June 23, 2014

Meet Dave Rooney who moved to Brazil around 6 months ago. Read the following interview in which Dave tells us about some of his most memorable experiences and gives some useful advice to newcomers.

1. Tell us a little about yourself, where are you from, what do you do etc.?

I’m from Australia, sold up everything and left 3 years ago for South America after the end of a fairly serious relationship and deciding I simply wasn’t enjoying life there any more. Luckily I am a website designer & developer so can work online (zavadesign.com) and live anywhere, as I am now doing. I have also previously spent a fair number of years travelling & living overseas, 5 years backpacking in my 20s, and two years first in Sri Lanka volunteering after the 2004 tsunami, and then in Kenya with an NGO working with street children. Very rewarding and educational experiences as you might imagine.

2. When did you arrive in Brazil and what brought you here?

When I headed to South America three years ago it was always my intention to spend some time in Brazil around the time of the World Cup, and with an open mind that it could suit me as a place to live longer term. I arrived here just before Carnival, was in Recife for the celebrations, and also Salvador for the last two days here, before heading down to Rio were I’ve been living for the few months. The jury is still out about calling Brazil home for the longer term…

3. What were you first impressions of Brazil?

Hot, fun, lots of bum flesh on the beaches… but also dirty, at least in the northern cities. Since being here a little longer and understanding the lack of funds that get put towards local services I am beginning to understand why. I found the people were very friendly in the north, always wanting to help with directions and the like, though my friend and I used to joke about their willingness to offer directions even when they had no idea of the correct answer. We would ask three different people, get three different answers, and eventually find out they were all wrong. Funny!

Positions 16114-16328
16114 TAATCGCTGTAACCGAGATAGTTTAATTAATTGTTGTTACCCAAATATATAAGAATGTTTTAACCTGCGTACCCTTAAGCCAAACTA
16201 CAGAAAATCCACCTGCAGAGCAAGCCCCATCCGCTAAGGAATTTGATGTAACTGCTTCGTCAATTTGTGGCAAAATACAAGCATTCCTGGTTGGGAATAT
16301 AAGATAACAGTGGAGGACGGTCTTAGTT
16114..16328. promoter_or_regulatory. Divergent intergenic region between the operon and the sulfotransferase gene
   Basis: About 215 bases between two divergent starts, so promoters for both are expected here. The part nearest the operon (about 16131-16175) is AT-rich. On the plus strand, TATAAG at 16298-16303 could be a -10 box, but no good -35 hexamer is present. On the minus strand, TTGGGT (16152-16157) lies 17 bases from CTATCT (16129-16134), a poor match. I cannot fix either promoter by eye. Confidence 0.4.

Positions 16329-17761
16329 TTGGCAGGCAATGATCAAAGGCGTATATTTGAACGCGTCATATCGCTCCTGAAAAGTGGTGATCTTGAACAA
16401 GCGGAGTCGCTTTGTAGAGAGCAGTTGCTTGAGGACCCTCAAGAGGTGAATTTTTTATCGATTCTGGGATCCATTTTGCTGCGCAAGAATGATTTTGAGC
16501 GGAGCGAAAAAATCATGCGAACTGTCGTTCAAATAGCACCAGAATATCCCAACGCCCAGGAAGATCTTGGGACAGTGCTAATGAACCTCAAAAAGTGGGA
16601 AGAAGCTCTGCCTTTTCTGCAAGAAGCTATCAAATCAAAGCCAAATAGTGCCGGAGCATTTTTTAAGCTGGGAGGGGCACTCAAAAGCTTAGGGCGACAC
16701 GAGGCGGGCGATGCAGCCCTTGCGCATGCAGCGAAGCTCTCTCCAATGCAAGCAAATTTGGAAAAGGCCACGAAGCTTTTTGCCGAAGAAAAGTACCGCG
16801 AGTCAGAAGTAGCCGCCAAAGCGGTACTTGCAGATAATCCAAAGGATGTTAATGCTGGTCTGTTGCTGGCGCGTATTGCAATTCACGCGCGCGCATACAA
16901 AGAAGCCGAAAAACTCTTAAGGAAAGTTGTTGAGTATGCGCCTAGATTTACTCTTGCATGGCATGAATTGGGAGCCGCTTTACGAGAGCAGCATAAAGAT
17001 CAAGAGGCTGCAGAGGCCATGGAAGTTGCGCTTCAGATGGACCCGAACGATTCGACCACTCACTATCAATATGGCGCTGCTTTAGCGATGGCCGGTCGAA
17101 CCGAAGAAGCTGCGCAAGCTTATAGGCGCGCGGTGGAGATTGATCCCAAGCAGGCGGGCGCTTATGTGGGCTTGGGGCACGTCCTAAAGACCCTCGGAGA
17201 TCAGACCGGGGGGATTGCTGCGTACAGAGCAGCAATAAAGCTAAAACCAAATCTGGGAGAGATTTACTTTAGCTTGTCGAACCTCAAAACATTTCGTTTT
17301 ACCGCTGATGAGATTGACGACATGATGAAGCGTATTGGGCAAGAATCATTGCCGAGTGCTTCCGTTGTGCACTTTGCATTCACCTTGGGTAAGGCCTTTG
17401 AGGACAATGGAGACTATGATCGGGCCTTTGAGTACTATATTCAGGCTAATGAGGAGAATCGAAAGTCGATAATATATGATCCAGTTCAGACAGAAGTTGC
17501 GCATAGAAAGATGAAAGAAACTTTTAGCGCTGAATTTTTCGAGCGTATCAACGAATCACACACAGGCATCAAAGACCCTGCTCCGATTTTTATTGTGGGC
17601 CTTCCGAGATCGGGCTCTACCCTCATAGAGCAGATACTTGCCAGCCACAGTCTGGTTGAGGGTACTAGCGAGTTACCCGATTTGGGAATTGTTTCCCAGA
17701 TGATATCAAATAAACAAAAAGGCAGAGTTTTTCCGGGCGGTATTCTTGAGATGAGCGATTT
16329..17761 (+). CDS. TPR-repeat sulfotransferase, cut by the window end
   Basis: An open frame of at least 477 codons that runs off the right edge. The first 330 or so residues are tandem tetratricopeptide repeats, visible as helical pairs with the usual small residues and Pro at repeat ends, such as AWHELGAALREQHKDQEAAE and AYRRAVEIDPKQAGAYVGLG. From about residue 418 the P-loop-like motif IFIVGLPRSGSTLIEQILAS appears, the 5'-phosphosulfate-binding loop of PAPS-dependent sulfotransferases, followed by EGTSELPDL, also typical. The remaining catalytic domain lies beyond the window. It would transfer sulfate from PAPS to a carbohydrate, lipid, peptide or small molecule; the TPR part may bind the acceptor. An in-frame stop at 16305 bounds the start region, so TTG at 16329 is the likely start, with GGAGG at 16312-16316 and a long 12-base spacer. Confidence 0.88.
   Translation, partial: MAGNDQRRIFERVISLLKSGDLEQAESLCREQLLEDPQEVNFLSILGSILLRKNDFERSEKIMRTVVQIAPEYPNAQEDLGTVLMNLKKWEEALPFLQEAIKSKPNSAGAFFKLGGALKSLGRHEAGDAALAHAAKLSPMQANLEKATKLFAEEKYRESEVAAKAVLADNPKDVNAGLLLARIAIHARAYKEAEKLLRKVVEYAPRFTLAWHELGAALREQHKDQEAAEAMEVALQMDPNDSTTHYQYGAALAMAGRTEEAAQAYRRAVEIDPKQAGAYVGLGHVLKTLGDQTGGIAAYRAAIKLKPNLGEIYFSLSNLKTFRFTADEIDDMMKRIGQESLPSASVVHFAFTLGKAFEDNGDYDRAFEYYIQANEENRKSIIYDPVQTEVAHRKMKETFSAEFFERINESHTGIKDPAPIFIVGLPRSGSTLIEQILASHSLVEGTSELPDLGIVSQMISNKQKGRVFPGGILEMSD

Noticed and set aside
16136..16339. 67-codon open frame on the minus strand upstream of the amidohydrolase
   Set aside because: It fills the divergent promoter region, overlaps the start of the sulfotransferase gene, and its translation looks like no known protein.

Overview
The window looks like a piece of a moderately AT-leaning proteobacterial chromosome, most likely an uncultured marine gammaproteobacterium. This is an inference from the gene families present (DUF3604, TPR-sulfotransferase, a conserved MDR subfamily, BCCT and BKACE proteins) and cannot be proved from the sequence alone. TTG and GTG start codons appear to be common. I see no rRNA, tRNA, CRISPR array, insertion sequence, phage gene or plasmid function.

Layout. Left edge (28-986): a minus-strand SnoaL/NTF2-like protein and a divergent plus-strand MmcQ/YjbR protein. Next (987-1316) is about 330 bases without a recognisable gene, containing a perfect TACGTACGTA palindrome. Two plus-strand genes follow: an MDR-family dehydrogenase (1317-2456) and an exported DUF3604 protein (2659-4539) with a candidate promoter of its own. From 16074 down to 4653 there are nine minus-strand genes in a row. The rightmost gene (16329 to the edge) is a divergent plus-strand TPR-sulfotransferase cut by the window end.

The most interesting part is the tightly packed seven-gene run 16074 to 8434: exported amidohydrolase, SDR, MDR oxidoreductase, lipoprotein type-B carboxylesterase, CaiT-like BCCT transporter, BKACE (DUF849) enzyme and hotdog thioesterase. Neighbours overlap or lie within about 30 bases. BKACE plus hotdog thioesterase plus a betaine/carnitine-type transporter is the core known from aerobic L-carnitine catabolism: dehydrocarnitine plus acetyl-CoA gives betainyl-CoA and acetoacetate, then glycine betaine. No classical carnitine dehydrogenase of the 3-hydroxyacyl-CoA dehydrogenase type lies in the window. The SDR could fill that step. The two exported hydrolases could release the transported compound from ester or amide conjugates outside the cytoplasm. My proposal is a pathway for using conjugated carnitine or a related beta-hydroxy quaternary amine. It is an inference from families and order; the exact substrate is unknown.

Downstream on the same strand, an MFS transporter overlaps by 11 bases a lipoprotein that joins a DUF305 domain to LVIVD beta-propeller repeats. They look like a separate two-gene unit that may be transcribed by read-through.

4. What do you miss most about home?

Vegemite. Going out for drinks with friends in the period leading up to Christmas. Good, cheap sashimi. But all things I can survive without too many dramas.

5. What has been your most frustrating experience in Brazil?

The number of expats here who seem to do nothing but complain about Brazil constantly. I just have to wonder why on earth do they stay?

6. What has been your most memorable experience in Brazil (specific incident)?

Carnival in Recife, words can’t adequately describe the fun it was! Much better than Salvador, though I have yet to experience Carnival in Rio.

7. What do you most like about Brazil (in general)?

Beach life, live music and dancing, and the beautiful women! And football. I play football, so being able to play on or near the beach two or three times a week with a bunch of locals is a slice of heaven for me!

8. What is your favorite restaurant/place to hang out here?

I love the local botecos, hanging out with the locals over a beer and watching some football. I wish I spoke Portuguese to be able to join in with their conversations more but just watching and feeling their passion makes for a great way to pass an afternoon/evening.

9. Do you have any funny stories/incidents to tell about your time in Brazil?

Nothing I would want to share with strangers… ;)

10. What difference between your homeland and Brazil do you find most striking?

Safety issues are the obvious one, though that could be said about a lot of places. Common sense will go a long way in avoiding any issues though.

11. How is your Portuguese coming along? What words do you find most difficult to pronounce/remember or are there any words that you regularly confuse?

Nudda. I know a little Spanish, so have been getting by for the basics in what I know. I’m waiting until after the World Cup to decide how much longer I stay, if I decide to stay then I will start some classes.

12. What advice do you have for newcomers to Brazil?

Learn a little about Brazilian culture before you come, don’t overtly carry anything valuable, use common sense… and enjoy life like the Brazilians do.

13. What are some things that you would recommend for a visitor to do in São Paulo (or anywhere else in Brazil)?

Can’t say about Sao Paulo, but for Rio…
– Stay in the Copa or Ipa areas. Yes it’s a little more expensive, but to be able to walk along the beach as the sun goes down, sip a caipirinha, listen to live music backed by the sound of the ocean… this is the Brazil I want to experience. Other areas can be interesting, but it’s easy to head to Lapa or Santa Teresa for a night, but much better to be able to go for a morning swim.
– Go to botecos for drinks and not just to gringo/tourist bars, otherwise you’ll be missing out on another essential slice of Brazilian life.